Grain Free Brownies Made with Nut Butter

by Sarah TheHealthyHomeEconomist April 1, 2014

In my opinion, the brownie is hands down the most important American contribution to the world of pastries. I typically make brownies for my family using sprouted flour (recipe here), but I have gotten into the routine of making them grain free with whatever sprouted nut butter I have on hand of late.

These grain free brownies are crazy good and I am in full anticipation of a lot of email love floating into my inbox from those of you who try them!

The key to the amazing taste of these grain free brownies is the quality of the nut butter you select. Our favorite is macadamia nut butter followed by hazelnut butter although you can certainly use any nut butter you want.

For this particular grain free brownies recipe, the best nut butter to choose is one that has been made from soaked/sprouted raw nuts. The reason is because raw nuts are seeds and as such, their hulls contain many enzyme inhibitors that can prevent all that wonderful nutrition from being digested thoroughly.  These inhibitors can also cause digestive distress if many raw nuts are consumed.  For some people, even a few raw nuts cause digestive problems or a rash around the mouth.

Deactivation of these enzyme inhibitors can be accomplished through sprouting and/or soaking the raw nuts in salt water for a few hours and then drying in a warm (not hot) oven or dehydrator. According to Nourishing Traditions Cookbook, soaking and drying of raw nuts mimics the careful and wise practice of the Aztecs, who soaked seeds in salt water and then dried them in the sun before grinding into flour or eating them whole.

While I used to sprout or soak raw nuts myself before making nut butter in the past, there are now two brands of properly prepared nut butters for you to choose from so you don’t have to engage in this time consuming practice if you don’t want to.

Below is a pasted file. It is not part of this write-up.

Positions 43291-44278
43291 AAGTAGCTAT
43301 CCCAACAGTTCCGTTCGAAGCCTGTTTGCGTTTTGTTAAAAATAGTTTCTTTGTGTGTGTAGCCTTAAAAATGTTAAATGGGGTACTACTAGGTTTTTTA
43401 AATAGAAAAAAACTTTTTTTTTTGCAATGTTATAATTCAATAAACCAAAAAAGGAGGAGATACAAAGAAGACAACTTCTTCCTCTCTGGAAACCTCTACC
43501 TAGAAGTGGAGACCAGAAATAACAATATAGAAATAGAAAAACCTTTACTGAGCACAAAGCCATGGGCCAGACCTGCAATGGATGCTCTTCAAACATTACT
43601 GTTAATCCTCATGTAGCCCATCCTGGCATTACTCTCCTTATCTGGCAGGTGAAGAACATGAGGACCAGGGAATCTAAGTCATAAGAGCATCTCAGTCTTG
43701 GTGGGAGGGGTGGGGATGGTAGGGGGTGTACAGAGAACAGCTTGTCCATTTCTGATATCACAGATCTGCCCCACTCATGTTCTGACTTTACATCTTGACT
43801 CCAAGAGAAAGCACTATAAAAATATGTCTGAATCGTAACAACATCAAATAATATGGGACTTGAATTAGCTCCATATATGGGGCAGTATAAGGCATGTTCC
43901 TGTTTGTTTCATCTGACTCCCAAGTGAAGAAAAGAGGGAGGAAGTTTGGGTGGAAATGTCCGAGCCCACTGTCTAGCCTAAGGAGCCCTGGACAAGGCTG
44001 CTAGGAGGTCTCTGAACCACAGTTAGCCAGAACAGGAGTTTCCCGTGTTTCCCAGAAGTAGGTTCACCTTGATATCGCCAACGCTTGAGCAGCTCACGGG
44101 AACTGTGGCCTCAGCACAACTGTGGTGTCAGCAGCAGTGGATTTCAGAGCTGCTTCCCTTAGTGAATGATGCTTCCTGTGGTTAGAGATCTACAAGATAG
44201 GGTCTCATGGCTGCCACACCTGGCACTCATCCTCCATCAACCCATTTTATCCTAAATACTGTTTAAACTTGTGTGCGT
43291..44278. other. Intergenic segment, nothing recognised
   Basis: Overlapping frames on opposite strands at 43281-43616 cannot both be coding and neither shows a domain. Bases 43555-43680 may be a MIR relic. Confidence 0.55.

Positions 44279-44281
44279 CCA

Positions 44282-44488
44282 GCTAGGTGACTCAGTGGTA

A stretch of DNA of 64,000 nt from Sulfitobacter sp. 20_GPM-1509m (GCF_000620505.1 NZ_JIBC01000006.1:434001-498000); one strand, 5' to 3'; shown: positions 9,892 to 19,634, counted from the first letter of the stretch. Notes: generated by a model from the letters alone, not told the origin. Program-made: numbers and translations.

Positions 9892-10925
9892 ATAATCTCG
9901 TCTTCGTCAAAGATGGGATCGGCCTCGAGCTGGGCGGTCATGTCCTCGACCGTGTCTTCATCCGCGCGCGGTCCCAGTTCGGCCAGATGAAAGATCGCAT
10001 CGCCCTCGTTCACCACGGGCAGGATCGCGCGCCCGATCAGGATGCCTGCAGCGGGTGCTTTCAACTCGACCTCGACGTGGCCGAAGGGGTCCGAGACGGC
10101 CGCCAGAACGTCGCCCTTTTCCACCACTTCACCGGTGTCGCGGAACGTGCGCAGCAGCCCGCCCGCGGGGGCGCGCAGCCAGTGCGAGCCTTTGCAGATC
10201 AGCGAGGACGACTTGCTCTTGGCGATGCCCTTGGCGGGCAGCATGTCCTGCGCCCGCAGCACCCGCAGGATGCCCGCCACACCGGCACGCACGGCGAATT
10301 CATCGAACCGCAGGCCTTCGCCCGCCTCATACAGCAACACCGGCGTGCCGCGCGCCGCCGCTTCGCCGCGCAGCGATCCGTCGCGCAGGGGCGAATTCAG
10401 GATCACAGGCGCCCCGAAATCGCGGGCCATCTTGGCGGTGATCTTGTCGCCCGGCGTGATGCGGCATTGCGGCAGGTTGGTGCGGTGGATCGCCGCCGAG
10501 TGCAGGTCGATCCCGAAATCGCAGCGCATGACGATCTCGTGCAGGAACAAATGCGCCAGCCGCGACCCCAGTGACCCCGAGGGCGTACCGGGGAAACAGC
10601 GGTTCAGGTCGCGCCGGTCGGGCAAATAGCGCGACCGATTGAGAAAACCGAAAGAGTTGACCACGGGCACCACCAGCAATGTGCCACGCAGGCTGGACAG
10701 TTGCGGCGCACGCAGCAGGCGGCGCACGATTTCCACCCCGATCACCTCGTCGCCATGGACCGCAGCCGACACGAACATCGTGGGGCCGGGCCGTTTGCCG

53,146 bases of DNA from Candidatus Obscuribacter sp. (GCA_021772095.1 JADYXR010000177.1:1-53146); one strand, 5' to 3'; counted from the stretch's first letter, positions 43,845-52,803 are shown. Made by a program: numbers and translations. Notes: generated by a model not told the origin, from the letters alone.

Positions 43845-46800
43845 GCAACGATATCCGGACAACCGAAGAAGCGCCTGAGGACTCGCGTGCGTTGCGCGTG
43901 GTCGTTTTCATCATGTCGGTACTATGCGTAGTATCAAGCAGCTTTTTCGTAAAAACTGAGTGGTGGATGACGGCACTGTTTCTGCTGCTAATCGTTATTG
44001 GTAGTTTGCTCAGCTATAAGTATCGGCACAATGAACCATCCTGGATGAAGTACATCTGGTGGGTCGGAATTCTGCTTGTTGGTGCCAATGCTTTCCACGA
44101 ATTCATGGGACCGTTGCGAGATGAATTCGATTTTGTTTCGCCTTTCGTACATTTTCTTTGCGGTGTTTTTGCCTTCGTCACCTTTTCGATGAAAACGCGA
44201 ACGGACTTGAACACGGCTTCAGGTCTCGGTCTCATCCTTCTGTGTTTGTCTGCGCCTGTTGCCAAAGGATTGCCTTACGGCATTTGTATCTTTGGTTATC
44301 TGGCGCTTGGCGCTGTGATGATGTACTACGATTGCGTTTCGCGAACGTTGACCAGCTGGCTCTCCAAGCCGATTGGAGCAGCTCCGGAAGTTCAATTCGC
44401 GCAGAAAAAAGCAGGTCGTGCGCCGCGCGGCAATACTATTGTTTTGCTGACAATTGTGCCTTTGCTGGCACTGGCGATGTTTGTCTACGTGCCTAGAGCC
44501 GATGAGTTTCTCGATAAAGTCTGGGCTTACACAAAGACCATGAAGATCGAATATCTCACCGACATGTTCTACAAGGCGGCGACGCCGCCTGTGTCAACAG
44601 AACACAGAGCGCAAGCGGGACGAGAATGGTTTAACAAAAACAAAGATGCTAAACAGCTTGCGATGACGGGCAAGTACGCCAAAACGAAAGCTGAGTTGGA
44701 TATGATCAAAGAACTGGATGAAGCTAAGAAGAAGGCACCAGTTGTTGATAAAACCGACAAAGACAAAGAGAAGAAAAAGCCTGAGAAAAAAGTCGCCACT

The first brand is Wilderness Family Naturals (click here for a list of nut butters) and the other is Better Than Roasted (click here for a list of nut butters).

Both brands are featured on my resources page under nut butters, so you can bookmark it if you need to so you don’t forget the next time you want to make grain free brownies and can’t remember where to get properly prepared nut butters.

The big plus of using sprouted/soaked nut butter in this recipe is that you will find these grain free brownies surprisingly filling. The more digestible and nourishing a food, the less you eat while still feeling satisfied. This is particularly important with a treat such as brownies. You don’t want to be eating half the pan!  Eating just one or two of these small brownies will be plenty satisfying when a quality nut butter is used.

Grain Free Brownies

Makes about 2 dozen grain free brownies

Ingredients

  • Grain free brownies1 cup sprouted/soaked nut butter, macadamia or hazelnut suggested (sources)
  • 6 large eggs
  • 1 cup Grade B maple syrup (sources)
  • 1-2 T vanilla extract (sources)
  • 1 cup organic cocoa or carob powder (sources)
  • 2 tsp chocolate extract if using carob powder (sources)
  • 1/2 tsp finely ground sea salt (sources)
  • 1 tsp baking soda (sources)
  • 1 cup organic chocolate or carob chips, optional (sources)

Instructions

Blend nut butter of choice, eggs, and maple syrup by pulsing in a food processor (I like this one).

Add vanilla, cocoa or carob powder, sea salt, baking soda, and optional chocolate extract and pulse a few more times to mix thoroughly.

Pour batter into a 9×13 glass baking pan (I like this one) and stir in chocolate chips.

Bake at 350F/177 C for 20-30 minutes or until a knife inserted in the center comes out clean.  Cool, cut into squares and serve.

Enjoy!   You can thank me later :)

Sarah, The Healthy Home Economist

*This recipe has not been reviewed or endorsed by the Weston A. Price Foundation.

 

Comments (34)

  1. Pingback: Paleo brownies | Jacquelyn Gotreau

  2. I am a health coach for women and I have a grain sensitivity so I am always looking for new recipes for myself and to share with clients. I made a slightly modified version of this– just some minor substitutions– but I am totally blown away! And so easy to make– I love that you can do this all in the food processor. Mine turned out more cake-like than brownie-like but it was still amazing. I will absolutely share this with others. Thank you so much for posting this!

    Reply
  3. I cant eat nuts either – have a reaction to them… I’ve made a flourless chocolate cake with almost the same ingredients (left out the nut butter), but in different amounts of course… really the only cake-like dessert I can have … I can have fruit and meringue cookies and pavlovas, which I seem to tolerate fine… Cake I really do miss, especially as a birthday cake – always had German Chocolate Cake :)